Both big guys led their teams to the best record in their conferences. Shaq had a first-team All-NBA teammate in Penny Hardaway, Robinson had Dennis Rodman to help him do the dirty work on D. In all the statistical measures at B-R.com, Robinson outscores Shaq. It appears the voters made the right choice. (Although Olajuwon led the Rockets to the title with one of the great playoff performances of all time, knocking off teams led by Karl Malone, Charles Barkley, Robinson and Shaq in the playoffs and averaging 33.0 points per game along the way).
In his first three seasons, Shaq missed a total of just five games. In his final year with Orlando, Shaq sustained his first major injury and played just 54 games (he still finished ninth in the MVP vote, with Jordan winning in his first full year back from retirement).
Shaq signed with the Lakers as a free agent, joining rookie Kobe Bryant on a team that had won 53 games in 1996. The team improved to 56 wins, but Shaq again battled injuries and played just 51 games. Karl Malone edged Jordan in one of the closest MVP votes (63 first-place votes to 52) while Shaq tied for ninth.
Shaq averaged 28.3 points and 11.4 rebounds and was ranked as the most efficient player in the NBA by B-R.com. This was arguably Shaq's peak year of ability, before he started putting on all the extra weight and combined youthful athleticism with veteran experience. The Lakers featured a convoluted lineup of young Kobe, quick-trigger Nick Van Exel, Rick Fox and Elden Campbell. They won 61 games, and Shaq might have won the MVP but played just 60 games. He finished fourth in the voting behind MJ, Malone and Gary Payton which seems generous considering he missed a quarter of the season.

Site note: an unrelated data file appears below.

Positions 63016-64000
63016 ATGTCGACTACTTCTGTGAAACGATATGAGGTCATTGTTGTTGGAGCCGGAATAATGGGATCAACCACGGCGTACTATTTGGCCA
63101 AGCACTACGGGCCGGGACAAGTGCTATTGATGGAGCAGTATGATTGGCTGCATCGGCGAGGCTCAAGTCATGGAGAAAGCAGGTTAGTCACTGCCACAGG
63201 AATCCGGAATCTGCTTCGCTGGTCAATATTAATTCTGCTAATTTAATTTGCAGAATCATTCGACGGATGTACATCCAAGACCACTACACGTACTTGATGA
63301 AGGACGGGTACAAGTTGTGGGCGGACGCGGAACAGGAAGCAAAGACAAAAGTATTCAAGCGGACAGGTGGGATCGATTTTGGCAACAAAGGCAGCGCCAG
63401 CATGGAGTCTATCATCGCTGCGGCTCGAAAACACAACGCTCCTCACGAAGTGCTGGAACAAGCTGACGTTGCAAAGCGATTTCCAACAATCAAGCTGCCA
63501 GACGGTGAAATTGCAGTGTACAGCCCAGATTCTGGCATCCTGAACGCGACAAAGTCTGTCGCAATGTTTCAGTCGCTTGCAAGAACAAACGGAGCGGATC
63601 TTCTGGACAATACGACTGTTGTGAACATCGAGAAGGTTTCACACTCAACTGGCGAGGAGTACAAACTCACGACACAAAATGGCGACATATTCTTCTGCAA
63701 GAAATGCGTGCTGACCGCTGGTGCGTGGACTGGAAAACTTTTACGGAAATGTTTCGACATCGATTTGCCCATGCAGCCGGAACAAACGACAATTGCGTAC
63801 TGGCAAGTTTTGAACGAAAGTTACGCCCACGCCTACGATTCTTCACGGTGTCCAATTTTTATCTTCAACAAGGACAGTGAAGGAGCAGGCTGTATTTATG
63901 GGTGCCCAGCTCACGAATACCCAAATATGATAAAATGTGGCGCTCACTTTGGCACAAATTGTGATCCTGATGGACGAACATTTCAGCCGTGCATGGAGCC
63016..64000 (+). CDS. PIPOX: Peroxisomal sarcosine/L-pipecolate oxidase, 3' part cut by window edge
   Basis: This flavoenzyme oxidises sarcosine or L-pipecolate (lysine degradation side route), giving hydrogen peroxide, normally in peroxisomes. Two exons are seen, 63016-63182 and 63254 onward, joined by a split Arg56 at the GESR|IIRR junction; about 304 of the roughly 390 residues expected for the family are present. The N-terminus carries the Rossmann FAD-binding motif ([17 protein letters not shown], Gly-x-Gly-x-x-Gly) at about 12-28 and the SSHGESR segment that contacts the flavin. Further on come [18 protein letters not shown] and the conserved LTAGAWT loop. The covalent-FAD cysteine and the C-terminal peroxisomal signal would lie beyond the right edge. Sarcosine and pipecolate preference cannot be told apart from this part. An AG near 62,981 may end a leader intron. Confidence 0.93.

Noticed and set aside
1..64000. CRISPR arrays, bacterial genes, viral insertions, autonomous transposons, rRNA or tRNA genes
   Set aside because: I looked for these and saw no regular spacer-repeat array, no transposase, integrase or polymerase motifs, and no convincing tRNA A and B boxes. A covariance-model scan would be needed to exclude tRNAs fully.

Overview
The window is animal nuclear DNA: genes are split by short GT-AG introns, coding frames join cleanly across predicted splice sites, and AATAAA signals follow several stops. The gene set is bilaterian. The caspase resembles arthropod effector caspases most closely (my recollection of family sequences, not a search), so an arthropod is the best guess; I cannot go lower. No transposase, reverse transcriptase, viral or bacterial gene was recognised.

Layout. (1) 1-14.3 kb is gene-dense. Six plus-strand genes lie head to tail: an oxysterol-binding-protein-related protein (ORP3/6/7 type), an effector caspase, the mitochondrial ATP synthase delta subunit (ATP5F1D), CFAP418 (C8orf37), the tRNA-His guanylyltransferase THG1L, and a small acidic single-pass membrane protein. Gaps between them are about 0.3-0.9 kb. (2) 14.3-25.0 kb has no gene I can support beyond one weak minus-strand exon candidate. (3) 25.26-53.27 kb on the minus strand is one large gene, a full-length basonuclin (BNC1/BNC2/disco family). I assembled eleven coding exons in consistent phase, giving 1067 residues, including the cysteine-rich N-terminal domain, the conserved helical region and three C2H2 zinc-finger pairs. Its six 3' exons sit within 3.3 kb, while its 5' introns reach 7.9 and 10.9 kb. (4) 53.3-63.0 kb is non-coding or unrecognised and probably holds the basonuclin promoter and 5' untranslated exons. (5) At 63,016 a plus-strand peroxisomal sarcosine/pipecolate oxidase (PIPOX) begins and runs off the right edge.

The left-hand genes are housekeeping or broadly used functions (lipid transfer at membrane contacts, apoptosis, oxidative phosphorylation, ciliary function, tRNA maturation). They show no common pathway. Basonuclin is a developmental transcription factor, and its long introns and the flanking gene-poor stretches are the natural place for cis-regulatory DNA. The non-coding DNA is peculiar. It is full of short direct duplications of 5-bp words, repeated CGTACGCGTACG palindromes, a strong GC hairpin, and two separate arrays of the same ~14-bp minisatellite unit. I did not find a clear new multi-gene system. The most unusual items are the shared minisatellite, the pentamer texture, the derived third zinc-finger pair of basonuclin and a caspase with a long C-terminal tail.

The screwed-up lockout year, when the Knicks finished eighth in the East and still made the NBA Finals with Ewing hurt. Only four players averaged 22 points per game. The Spurs won the championship by routinely winning playoff games despite scoring less than 80 points. Just a disgraceful time in the NBA. Shaq was healthy again and played in 49 of 50 games, but was just sixth in the MVP voting. He went 26.3/10.7 and finished behind Malone, Mourning, Tim Duncan, Allen Iverson and Jason Kidd. You can make a case for Shaq as MVP, but you can just as easily make a case for the others.
No contest. Shaq led the NBA in points per game and field-goal percentage and was second in rebounding. He even finished seventh in minutes played. The Lakers went 67-15. Shaq picked up 120 of the 121 first-place votes (Iverson got the final one).
First: Iverson, 31.1 ppg, 3.8 rpg, 4.6 apg, 42.0% FG, 71 G, 56 team wins
Second: Duncan, 22.2 ppg, 12.2 rpg, 3.0 apg, 49.9% FG, 82 G, 58 team wins
Third: Shaq, 28.7 ppg, 12.7 rpg, 3.7 apg, 57.2% FG, 74 G, 56 team wins
Who would you vote for? Iverson won in a landslide, pulling 93 of 124 first-place votes. Shaq received just seven first-place votes. This was a classic case of sportswriters acting like lemmings and the Iverson landslide took over, similar to the Nash bandwagon in 2005. Shaq wasn't a clear MVP choice, but the voting certainly should have been closer. Anyway, Shaq got his revenge in the playoffs as the Lakers went 15-1 and beat Iverson's Sixers in the Finals.